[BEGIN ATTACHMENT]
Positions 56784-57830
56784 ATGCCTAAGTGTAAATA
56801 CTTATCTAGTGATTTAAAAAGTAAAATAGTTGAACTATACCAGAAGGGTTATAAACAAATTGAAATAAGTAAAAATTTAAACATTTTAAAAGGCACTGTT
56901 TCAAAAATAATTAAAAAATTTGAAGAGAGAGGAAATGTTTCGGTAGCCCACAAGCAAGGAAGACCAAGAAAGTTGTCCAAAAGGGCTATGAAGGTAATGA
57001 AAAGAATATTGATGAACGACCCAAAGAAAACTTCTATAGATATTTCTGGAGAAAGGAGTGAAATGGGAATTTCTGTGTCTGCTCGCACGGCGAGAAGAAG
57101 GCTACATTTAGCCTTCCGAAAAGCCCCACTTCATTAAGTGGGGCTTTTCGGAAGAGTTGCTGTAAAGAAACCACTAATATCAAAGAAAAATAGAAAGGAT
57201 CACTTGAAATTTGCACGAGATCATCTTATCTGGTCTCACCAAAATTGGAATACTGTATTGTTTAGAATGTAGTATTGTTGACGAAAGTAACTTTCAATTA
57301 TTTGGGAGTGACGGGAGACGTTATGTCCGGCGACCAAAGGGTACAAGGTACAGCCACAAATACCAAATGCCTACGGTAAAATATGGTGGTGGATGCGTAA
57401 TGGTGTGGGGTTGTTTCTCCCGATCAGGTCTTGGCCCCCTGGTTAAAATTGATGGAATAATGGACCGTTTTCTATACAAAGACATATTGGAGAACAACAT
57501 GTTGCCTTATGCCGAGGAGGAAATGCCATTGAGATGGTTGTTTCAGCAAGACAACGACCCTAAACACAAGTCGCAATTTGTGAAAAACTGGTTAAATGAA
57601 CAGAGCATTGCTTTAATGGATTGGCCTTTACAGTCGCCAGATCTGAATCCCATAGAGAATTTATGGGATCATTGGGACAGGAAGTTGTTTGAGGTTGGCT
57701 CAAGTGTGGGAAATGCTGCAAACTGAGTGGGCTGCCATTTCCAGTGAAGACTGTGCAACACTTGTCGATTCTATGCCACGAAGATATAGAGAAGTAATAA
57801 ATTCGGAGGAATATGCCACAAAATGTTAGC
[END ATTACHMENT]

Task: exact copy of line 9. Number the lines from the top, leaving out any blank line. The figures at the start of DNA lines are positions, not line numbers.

57401 TGGTGTGGGGTTGTTTCTCCCGATCAGGTCTTGGCCCCCTGGTTAAAATTGATGGAATAATGGACCGTTTTCTATACAAAGACATATTGGAGAACAACAT